Emergency supplemental/Colombia Update:
Senate may debate Emergency Supplemental starting Monday
Urge your senators to speak on the floor with their concerns!
In this alert: Emergency Supplemental hits the Senate soon; Language on Colombia much better than House version; Please ask senators to voice concerns on the floor; Brief talking points for your senators.
Update, May 31: The US Senate is set to begin debate on their version of a massive emergency spending bill early next week (June 3). This is the bill that passed the House last week, granting almost $30 billion in funds for global counter-terrorism efforts. The version passed by the House expands the US mission in Colombia from counter-drug efforts to counter-insurgency, and grants a $6 million downpayment for the creation of a brigade of the Colombian military to protect a pipeline in northern Colombia belonging to US oil company Occidental Petroleum.
What does the Senate bill look like? The version that the Senate will debate next week is different from the House version in a number of important ways. This version was drafted by the Senate Appropriations Committee; and thanks to your hard work, Senator Leahy (D-VT) and other Senate leaders added helpful language on Colombia into their version of the bill. The Senate version in its current form does the following:
-Keeps the human rights and fumigation restrictions on current aid in place, same as the House version (this was a direct result of your pressure-- thank you!)
-Cuts the $6 million requested by Bush for the pipeline brigade to $3.5 million, and, in an interesting twist, mandates that Occidental Oil REIMBURSE the US government for money spent on the brigade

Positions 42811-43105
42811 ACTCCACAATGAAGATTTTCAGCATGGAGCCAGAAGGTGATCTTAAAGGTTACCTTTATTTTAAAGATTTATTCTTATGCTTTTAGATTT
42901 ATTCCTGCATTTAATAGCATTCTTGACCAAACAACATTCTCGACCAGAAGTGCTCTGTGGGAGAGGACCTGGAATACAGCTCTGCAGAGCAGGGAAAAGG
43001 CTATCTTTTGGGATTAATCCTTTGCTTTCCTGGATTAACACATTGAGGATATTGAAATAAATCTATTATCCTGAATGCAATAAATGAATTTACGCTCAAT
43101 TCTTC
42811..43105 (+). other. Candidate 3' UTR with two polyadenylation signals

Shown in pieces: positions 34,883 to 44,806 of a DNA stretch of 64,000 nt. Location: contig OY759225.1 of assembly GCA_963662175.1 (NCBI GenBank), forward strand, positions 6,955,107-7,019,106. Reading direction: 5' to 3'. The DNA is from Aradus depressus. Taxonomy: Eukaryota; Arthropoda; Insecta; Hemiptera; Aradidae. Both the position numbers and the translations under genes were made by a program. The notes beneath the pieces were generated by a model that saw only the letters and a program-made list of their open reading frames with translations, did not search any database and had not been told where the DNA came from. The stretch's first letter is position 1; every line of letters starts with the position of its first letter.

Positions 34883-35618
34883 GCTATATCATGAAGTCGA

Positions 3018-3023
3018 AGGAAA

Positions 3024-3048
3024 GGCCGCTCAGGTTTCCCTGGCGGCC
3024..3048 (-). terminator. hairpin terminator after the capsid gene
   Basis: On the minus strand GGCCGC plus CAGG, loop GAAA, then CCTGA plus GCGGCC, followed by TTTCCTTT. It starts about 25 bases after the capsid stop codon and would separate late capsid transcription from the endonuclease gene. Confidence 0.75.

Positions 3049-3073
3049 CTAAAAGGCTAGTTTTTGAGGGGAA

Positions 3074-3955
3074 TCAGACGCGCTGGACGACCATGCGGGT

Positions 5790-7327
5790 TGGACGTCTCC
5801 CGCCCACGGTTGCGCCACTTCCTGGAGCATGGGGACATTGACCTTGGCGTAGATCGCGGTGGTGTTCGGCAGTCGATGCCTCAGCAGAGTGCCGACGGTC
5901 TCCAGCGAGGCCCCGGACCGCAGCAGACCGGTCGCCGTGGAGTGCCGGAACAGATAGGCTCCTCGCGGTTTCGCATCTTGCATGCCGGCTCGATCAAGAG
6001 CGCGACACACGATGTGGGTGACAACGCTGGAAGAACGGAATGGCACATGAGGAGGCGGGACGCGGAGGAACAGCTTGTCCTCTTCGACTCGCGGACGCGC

-Allows US aid to be used for counter-insurgency, but adds language that says that before our mission can expand from counter-drug efforts, the Secretary of State has to certify that the Colombian government is working to support democracy and human rights, and that they are going after illegal paramilitary groups.
What should you tell your senators to do? Given the language that Senator Leahy and others added to the bill, it's unlikely that additional amendments will be offered-- so you don't need to tell your senators to support a specific amendment on Colombia. However, it's still important to tell your senators that they should SPEAK ON THE SENATE FLOOR and express their concerns. The Senate version still raises a lot of questions, and the underlying issues-- the impact of military aid on human rights, and the lack of alternative development funds or support for a negotiated peace process-- are unaddressed. While it's difficult to offer an amendment to address these problems in the context of THIS bill, speaking on the floor keeps concerns fresh in people's heads. Remember, there will be another debate on Colombia aid over the summer-- so we need senators to voice concerns now in preparation for that debate.
Please ask your senators to voice concerns on the floor next week. Also, please tell them that they'll be seeing these issues again soon, when they start debate on the foreign aid bill for 2003 (this debate will happen mid-summer). Tell them to keep your concerns in mind when they look at the foreign aid bill, and to support any amendments on that bill that limit US military assistance to Colombia.
Talking Points for Your Senators: While the Senate version of the supplemental is an improvement on the House version, it still represents a massive shift in policy toward Colombia. Getting into direct counter-insurgency, regardless of what conditions are attached, could mean the beginning of years of US involvement and could lead to an escalation in violence in Colombia. We should not forget the lessons of the past: US counter-insurgency in El Salvador in the 1980s cost $6 billion in US taxpayer dollars and 70,000 Salvadoran lives. Colombia is 53 times the size of El Salvador. Trying to find a solution to the conflict through military means is not just impractical, but extremely dangerous.
Furthermore, sending aid to a military that collaborates with the paramilitaries-- who are on the US terrorist list and commit some 70% of politically-motivated civilian killings each year-- rewards this relationship, and sends a terrible message that we'll look the other way even when human rights are being violated.
Thank you for all your hard work!